Freight Transport at Borders: Endless Problem

After the difficulties generated by the restrictions imposed by Costa Rica on the entry of cargo from neighboring countries were overcome, the Costa Rican pilots denounce that the authorities of the region, far from applying reciprocal measures, have established "repressive measures."

Friday, June 26, 2020

Between May 18 and June 1, 2020, the free transit of goods in Central America was interrupted. The difficulties began when Costa Rica, arguing that it was trying to mitigate the outbreak of covid-19, unilaterally decided that only transporters in direct transit from border to border would enter Costa Rican territory, whose units would be subject to police surveillance.

In response to Costa Rica's application, the other Central American countries decided to apply reciprocal measures to that country's transport units, and Costa Rican pilots now claim that they are victims of repression.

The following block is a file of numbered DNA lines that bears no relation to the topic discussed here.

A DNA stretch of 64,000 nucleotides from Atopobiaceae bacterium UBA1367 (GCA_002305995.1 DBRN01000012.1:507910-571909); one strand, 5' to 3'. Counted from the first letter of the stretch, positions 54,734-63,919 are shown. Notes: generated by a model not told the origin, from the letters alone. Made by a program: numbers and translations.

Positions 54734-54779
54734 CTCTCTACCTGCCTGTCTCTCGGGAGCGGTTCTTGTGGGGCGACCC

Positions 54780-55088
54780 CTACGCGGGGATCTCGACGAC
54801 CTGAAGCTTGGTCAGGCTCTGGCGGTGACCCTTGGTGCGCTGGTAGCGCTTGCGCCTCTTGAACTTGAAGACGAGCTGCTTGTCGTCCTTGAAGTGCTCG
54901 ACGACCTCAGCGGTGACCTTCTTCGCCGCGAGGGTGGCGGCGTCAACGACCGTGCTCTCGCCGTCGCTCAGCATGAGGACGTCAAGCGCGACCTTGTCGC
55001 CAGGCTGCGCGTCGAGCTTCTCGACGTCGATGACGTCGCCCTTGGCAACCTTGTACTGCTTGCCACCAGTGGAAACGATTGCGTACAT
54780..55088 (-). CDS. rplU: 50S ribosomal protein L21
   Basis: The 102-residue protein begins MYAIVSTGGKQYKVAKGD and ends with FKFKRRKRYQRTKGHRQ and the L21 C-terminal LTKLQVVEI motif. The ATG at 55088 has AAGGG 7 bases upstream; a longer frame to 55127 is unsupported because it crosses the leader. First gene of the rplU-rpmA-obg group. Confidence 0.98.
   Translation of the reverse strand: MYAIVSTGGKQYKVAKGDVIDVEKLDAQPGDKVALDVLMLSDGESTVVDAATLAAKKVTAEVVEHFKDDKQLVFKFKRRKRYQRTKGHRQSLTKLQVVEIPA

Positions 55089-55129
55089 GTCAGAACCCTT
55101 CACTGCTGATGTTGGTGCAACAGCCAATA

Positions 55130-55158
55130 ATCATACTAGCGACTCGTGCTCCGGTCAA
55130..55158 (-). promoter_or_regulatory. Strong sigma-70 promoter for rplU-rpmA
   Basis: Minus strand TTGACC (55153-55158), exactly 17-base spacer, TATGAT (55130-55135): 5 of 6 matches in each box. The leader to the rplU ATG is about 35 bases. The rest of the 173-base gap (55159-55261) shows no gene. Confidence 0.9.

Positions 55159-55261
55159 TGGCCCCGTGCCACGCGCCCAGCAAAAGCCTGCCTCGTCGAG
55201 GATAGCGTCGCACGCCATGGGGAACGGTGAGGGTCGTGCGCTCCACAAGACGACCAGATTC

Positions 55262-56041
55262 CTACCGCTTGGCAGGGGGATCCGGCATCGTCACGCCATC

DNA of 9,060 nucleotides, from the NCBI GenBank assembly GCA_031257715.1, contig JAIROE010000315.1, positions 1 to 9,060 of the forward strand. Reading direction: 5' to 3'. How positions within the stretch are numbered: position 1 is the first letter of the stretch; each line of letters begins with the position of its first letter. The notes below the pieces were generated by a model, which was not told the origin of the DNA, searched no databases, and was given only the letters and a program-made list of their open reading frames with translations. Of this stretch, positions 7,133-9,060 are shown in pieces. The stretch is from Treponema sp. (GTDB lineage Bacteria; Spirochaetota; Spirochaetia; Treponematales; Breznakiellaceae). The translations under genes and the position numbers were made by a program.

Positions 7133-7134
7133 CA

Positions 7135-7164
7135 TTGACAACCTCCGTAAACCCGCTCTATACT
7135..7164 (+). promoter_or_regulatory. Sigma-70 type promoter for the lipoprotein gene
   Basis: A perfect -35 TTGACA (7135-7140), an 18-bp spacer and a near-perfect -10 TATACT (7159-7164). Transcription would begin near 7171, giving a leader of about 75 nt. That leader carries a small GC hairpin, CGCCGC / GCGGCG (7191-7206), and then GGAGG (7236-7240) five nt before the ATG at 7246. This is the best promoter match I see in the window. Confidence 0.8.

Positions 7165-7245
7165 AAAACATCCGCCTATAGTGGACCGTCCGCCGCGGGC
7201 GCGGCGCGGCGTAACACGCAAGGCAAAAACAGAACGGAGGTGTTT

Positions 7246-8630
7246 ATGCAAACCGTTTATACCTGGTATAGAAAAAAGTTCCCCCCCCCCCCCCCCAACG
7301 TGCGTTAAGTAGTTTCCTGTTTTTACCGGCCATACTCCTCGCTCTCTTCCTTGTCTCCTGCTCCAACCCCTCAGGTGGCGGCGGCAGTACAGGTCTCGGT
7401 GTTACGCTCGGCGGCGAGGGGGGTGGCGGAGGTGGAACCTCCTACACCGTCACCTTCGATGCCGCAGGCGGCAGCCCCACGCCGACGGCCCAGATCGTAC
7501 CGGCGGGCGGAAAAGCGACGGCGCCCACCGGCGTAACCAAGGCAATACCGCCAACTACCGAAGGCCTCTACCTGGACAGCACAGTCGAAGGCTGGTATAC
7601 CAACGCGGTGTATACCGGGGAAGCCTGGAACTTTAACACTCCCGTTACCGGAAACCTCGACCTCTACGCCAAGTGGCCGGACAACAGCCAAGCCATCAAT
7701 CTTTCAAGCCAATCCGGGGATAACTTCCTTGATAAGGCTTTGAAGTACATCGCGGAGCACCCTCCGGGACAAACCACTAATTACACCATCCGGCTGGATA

Check out the "System for monitoring markets and the economic situation in Central American countries", developed by CentralAmericaData.

Marjorie Lizano, a member of the Costa Rican Chamber of Unitary Transporters (CCTU), told that "... in some Central American countries there have been 'even economic' reprisals against Costa Rican drivers for allegedly failing to comply with health measures. There are also difficulties in making international transit declarations and the increase in prices of commercial operations."

See "Central America: Disruption of the Logistics Chain"

According to Francisco Quirós of the Cargo Transport Chamber (Canatrac), "... Central America has indeed taken steps that go beyond the reciprocal. They go to repressive situations; they go beyond sanitary measures. Maybe it's because they haven't been able to explain how they are operating in Costa Rica."

In some of the Central American countries, Costa Ricans are prevented from leaving with cargo, for example, the article explains.

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